, Volume 13, Issue 4, pp 349–369 | Cite as

Toxicity Testing of Fifteen Non-Crop Plant Species with Six Herbicides in a Greenhouse Experiment: Implications for Risk Assessment

  • C. Boutin
  • N. Elmegaard
  • C. Kjær


Estimation of risk to plants not targeted by herbicides when used in agricultural or forestry situations requires appropriate data on multiple species. Currently, many questions remain unresolved as to the adequate type and number of species to be tested. This paper presents the result of a unique greenhouse experiment where testing was performed with 15 non-crop plant species sprayed with 6 herbicides. The herbicides were chosen because of their different modes of action and because they are widely used in several countries. The plants favoured were species commonly found in field margins of Europe and/or North America. This dataset (called thereafter Danish/Canadian) was compared to the crop species that had been submitted to the US EPA for the same herbicides. In general, the selected plant species in the Danish/Canadian database were easy to grow and maintain in the greenhouse. The Danish/Canadian plants were overall more sensitive than the species tested in the US EPA data, yielding to a 5% protection threshold (HC5(50)) that was always more conservative. There was a large variability in plant responses among herbicides. Recommendations are provided on species that should and should not be used for risk assessment of non-target plants.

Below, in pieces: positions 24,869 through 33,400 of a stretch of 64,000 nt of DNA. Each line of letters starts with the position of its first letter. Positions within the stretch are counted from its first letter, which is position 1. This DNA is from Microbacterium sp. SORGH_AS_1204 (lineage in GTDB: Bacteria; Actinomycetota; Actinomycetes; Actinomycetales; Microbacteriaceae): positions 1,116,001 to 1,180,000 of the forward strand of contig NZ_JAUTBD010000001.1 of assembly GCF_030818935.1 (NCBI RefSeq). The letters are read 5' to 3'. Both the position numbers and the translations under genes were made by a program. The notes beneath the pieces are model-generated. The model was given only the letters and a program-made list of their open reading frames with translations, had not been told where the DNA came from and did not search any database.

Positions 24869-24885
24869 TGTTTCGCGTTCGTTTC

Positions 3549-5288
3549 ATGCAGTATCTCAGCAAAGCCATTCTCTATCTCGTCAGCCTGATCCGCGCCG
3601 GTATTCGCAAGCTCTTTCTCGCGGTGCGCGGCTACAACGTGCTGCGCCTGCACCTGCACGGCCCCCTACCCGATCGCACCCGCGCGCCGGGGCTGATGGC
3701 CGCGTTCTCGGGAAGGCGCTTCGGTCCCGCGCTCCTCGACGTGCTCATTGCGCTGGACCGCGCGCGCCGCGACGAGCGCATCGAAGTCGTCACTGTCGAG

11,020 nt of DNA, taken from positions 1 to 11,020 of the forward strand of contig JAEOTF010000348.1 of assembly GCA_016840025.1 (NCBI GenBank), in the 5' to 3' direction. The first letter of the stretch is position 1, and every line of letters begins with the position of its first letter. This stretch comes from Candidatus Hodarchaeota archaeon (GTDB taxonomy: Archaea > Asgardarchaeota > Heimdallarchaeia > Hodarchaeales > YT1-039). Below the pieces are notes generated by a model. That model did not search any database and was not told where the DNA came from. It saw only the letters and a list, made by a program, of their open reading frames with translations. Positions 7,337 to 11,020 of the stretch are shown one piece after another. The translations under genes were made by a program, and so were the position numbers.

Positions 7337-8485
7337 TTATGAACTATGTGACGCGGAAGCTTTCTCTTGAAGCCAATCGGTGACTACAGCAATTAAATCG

terrestrial plants herbicide toxicity risk assessment pesticide regulation guidelines 


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Copyright information

© Kluwer Academic Publishers 2004

Authors and Affiliations

  • C. Boutin
    • 1
  • N. Elmegaard
    • 2
  • C. Kjær
    • 2
  1. 1.National Wildlife Research Centre, Canadian Wildlife Service, Environment CanadaCarleton UniversityCanada
  2. 2.National Environmental Research InstituteSilkeborgDenmark

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